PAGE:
Nature in her then err'd not, but forgot. With too much quickness ever to be taught; “ With every pleasing, every prudent part, 1160 With too much thinking to have common thought: Say, what can Chloe want?”-She wants a heart. You purchase pain with all that joy can give, She speaks, behaves, and acts just as she ought; And die of nothing but a rage to live. 100 But never, never reach'd one generous thought. Turn then from wits; and look on Simo's mate,
Virtue she finds too painful an endeavour,
Content to dwell in decencies for ever.
Can mark the figures on an Indian chest;
Forbid it Heaven, a favour or a debt Or who in sweet vicissitude appears
She e'er should cancel-but she may forget. Of mirth and opium, ratafie and tears,
110 Safe is your secret still in Chloe's ear; The daily anodyne, and nightly draught,
But none of Chloe's shall you ever hear.
But what are these to great Atossa's mind ? She bids her footinan put it in her head.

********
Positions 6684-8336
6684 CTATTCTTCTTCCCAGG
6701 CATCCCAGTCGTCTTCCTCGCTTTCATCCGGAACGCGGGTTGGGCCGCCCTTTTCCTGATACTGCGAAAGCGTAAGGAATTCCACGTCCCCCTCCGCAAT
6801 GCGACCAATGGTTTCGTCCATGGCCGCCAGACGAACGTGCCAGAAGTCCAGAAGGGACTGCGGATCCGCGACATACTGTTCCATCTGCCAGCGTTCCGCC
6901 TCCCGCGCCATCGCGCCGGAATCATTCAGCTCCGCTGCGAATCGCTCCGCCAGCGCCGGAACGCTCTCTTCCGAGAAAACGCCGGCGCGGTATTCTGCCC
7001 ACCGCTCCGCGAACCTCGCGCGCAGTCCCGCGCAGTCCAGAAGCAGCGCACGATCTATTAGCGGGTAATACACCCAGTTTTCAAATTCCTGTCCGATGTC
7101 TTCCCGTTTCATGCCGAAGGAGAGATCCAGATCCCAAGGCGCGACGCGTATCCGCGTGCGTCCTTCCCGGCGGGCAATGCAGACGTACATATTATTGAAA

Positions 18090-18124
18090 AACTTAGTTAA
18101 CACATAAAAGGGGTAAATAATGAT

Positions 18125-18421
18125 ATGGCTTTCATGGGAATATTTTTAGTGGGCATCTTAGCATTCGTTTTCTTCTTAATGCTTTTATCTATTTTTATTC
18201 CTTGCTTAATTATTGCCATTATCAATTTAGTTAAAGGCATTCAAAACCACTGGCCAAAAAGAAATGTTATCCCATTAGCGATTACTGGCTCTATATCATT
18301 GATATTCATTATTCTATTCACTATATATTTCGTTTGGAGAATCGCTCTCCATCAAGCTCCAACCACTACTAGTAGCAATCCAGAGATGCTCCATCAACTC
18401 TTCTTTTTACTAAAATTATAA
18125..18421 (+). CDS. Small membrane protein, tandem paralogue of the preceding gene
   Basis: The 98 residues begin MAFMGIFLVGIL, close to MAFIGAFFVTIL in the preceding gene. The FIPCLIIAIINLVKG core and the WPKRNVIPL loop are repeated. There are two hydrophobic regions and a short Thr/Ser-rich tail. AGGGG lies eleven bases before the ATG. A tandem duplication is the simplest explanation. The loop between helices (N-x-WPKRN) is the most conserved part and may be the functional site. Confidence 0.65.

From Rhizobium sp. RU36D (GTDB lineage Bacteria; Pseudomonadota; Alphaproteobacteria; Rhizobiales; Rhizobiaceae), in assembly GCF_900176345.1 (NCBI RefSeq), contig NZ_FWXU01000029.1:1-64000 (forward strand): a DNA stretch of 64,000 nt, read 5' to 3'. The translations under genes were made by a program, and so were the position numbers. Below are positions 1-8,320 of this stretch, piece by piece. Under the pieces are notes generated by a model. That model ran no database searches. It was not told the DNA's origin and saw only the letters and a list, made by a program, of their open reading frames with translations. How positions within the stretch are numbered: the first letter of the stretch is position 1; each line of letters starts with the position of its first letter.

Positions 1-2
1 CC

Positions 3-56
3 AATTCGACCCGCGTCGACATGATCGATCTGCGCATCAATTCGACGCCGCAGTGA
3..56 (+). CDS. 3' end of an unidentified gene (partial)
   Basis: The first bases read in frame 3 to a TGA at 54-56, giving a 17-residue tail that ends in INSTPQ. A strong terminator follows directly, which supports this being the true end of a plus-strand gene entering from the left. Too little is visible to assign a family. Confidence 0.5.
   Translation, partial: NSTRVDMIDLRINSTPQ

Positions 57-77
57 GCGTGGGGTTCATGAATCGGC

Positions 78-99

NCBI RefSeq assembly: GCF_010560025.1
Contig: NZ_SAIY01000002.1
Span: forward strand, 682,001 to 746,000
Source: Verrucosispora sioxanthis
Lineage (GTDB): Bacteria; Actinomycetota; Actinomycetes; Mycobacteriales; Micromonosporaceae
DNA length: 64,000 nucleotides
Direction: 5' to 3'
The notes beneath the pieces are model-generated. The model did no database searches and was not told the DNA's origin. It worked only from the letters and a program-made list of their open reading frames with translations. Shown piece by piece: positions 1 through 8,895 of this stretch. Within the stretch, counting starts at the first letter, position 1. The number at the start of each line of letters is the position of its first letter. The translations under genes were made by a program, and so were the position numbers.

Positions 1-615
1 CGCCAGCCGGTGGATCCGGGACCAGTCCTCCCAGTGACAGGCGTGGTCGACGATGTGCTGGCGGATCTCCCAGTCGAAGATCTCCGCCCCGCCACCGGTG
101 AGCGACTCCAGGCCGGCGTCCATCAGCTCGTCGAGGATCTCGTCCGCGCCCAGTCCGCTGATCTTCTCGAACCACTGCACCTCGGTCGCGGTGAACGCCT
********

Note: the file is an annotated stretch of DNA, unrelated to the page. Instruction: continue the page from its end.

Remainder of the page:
One certain portrait may (I grant) be seen, Shines, in exposing knaves, and painting fools, Which Heaven has varpish'd out, an'lmade a qurea : Yet is, whate'er she hates and ridicules. 120 The sanie for ever! and describ'd by all No thonghi advances, but her eddy brain
With truth and goodness, as with crown and ball. Whisks it about, and down it goes again."
Ports heap virtues, painters yen:s at will, Full sixty years the world has been her trade, And show their zeal, and hide their want of skill. The wisest fool much time has ever made.
"Tis well-out, artists! who can paint or write, Froin loreiess youth to unrespected age,
To draw the naked is your true delight. No passion gratify'd, except her rage,